Corporate Tax News Issue 65 - February 2023

2023-24 Finance bill contains some measures to encourage investment

India’s 2023-24 budget unveiled by the Finance Minister on 1 February 2023 was presented against upcoming parliamentary elections in 2024, with some tax measures proposed in the Finance Act generally aiming to encourage investment in the country, which should help India achieve its goal of becoming a USD 5 trillion economy (for prior coverage, see the article in the October 2022 issue of Indirect Tax News and for detailed analysis of the 2023-24 budget, see BDO India’s Budget 2023-24 analysis).  

The Finance Bill does not include any proposed changes to the corporate tax rates, the tax treatment of cross-border transactions or India’s plans with respect to the BEPS 2.0 proposals, but the previously granted tax concessions for International Financial Services Centre (IFSC) units and start-ups would be extended, a new tax would be imposed on winnings from online games and the rules governing the tax treatment of the issuance of shares would be extended to consideration received from nonresidents.

The following are the key measures that would affect companies doing business in India:

  • Thin capitalisation: The exemption from the application of the thin capitalisation rules would be extended to non-banking financial companies.
  • International Financial Services Centre (IFSC): With a view to making the IFSC a global hub for the financial services sector and to bring the IFSC on par with IFSCs globally, the Finance Bill proposes to further incentivise operations from the IFSC by making the following changes:
    • The tax exemption for offshore funds that relocate to an IFSC would be extended for an additional two years, from 31 March 2023 to 31 March 2025 (for prior coverage, see the article in the February 2022 issue of Corporate Tax News).
    • Nonresidents receiving distributions from IFSC banking units with respect to offshore derivative instruments would be exempt from tax provided the banking unit is taxed on the underlying income.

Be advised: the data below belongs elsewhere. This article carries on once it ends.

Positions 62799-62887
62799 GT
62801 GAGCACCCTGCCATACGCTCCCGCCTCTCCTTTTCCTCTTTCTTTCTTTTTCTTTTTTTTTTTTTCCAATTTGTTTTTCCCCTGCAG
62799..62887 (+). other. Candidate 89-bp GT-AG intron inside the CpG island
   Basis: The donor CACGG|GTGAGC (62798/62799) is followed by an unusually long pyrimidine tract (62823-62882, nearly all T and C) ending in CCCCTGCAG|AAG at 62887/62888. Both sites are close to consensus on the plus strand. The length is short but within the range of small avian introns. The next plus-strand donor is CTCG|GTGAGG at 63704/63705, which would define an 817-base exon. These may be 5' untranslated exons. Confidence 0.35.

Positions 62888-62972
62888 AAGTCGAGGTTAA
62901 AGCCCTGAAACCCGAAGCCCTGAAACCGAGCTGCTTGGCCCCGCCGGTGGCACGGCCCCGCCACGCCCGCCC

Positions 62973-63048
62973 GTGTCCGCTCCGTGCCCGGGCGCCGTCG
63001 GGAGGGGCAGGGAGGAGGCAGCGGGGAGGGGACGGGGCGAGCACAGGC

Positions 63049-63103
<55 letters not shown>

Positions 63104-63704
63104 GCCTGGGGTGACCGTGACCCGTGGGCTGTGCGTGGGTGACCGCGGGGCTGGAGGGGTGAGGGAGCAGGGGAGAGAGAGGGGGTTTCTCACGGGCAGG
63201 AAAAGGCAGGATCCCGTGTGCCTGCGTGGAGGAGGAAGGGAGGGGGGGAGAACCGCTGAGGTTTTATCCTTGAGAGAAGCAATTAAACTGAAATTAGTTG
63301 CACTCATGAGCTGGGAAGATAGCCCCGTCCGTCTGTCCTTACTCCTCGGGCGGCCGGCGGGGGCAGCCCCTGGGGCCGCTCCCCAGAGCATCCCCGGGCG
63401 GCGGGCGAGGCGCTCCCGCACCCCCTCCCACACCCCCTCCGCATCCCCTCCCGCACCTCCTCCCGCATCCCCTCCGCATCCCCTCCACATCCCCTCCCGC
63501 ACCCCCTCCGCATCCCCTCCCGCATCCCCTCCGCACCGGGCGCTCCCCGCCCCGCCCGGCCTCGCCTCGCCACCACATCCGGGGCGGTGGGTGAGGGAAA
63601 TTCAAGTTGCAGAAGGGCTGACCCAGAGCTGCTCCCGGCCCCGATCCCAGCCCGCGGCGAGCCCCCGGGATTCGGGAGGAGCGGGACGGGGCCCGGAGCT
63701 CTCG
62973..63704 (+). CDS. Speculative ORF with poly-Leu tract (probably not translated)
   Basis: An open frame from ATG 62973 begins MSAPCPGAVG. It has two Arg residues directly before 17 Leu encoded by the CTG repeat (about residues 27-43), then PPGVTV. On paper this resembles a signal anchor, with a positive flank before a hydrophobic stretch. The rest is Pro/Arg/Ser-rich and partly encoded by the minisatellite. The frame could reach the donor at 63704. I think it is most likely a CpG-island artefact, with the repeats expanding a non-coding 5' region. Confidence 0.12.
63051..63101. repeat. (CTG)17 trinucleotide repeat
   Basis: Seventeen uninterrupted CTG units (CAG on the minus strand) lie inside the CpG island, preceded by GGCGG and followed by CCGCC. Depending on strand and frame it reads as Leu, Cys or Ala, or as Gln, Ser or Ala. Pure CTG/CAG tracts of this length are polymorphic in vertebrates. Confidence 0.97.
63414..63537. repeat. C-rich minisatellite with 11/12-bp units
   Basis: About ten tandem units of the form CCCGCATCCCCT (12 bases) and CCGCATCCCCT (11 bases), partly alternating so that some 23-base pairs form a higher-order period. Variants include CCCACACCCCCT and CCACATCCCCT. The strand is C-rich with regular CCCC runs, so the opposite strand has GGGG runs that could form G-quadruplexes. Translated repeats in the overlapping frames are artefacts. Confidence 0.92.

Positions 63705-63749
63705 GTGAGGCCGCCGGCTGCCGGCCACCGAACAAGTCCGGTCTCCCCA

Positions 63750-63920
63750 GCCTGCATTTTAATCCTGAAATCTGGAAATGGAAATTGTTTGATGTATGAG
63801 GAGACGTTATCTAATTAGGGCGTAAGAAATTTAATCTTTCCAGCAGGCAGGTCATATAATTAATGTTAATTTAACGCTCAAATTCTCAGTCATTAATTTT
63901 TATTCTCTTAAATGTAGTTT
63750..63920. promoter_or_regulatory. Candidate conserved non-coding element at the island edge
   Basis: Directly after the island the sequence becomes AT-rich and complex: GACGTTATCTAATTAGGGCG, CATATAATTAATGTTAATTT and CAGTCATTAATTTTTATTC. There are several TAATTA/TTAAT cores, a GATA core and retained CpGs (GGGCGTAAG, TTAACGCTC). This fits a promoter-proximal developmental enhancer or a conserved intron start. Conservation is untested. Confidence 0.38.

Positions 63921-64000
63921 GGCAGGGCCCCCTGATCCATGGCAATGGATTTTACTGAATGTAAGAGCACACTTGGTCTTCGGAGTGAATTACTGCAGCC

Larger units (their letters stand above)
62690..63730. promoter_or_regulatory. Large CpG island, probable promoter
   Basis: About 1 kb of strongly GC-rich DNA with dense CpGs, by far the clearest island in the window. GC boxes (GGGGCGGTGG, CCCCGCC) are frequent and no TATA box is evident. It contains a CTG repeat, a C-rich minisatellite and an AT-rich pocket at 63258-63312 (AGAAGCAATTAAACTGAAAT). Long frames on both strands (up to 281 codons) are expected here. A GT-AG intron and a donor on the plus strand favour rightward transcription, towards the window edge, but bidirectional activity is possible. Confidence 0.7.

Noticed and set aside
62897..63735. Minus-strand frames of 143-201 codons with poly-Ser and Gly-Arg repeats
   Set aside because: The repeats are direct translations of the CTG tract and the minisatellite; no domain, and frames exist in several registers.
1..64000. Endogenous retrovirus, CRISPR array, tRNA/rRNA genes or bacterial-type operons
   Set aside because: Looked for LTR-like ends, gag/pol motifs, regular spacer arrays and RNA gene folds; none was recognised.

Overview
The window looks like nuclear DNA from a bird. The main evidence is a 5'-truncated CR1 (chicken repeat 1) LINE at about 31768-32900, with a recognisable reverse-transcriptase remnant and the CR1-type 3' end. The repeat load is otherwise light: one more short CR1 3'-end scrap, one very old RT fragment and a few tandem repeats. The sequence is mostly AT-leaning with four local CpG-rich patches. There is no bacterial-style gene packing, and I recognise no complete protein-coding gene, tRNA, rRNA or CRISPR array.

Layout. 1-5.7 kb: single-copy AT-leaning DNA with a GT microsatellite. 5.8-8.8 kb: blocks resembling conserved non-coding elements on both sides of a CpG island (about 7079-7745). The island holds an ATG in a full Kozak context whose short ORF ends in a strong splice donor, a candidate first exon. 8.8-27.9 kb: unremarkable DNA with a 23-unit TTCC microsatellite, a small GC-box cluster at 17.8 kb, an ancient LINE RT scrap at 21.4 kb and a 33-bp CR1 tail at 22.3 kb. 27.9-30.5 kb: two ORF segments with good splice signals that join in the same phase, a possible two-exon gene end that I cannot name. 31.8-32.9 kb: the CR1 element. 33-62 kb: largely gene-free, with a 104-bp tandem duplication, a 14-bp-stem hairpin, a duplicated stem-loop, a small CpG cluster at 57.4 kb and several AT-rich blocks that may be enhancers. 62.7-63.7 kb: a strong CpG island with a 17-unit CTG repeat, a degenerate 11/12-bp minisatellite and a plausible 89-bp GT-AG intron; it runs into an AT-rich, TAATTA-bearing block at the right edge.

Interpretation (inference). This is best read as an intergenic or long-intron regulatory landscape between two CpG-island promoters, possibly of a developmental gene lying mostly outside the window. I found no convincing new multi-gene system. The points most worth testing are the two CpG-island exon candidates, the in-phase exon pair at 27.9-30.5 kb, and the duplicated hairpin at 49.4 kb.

• Start-ups: The tax holiday offered to start-up companies would be extended for an additional year to 31 March 2024. As a result, eligible start-ups incorporated on or before 31 March 2024 would be entitled to a full tax holiday for three years. In addition, the period in which business losses incurred by start-ups may be carried forward would be increased from seven to 10 years from the date the start-up is incorporated.
  • Tax arising on issue of shares at premium to nonresident: Nonresidents would be included within the scope of the tax rules governing the issuance of shares by a private company. Currently, where a privately held company receives, from a resident, consideration for the issuance of shares that exceeds the face value of the shares, the  consideration exceeding the prescribed fair market value is taxed as income in the hands of the private company. The Finance Bill would expand the scope of this rule to include consideration received from a nonresident
  • Preventing abuse of presumptive taxation schemes: Presumptive taxation schemes are available for nonresident taxpayers carrying out qualifying businesses such as mineral oil exploration, civil construction, turnkey power projects, etc. Such taxpayers opt in and out of the presumptive scheme, depending on whether they are in a profit or loss situation. To prevent abuse of the scheme, it is proposed that if a nonresident taxpayer declares profits and gains from the business for a previous year, the nonresident would not be allowed to claim brought forward losses and unabsorbed depreciation for that previous year.
  • Time period to submit a transfer pricing report: The time period for a taxpayer engaged in related party transactions to provide information or documentation to the Indian tax authorities would be reduced from 30 days to 10 days (the 10-day period could be further extended up to 30 days).
  • Online gaming: With the increase in the number of users of online games, a special regime is proposed to tax winnings from such games. Users would be subject to a flat 30% tax on net winnings from any online games (plus the applicable surcharge and cess), which would be collected in the form of an annual withholding tax deducted by the gaming company. Should the user withdraw winnings from their account during the year, the 30% tax would be withheld at the time of the withdrawal.

The finance bill will now be discussed in parliament and must be approved by both houses before the bill is sent to the president for her signature.

Pranay Bhatia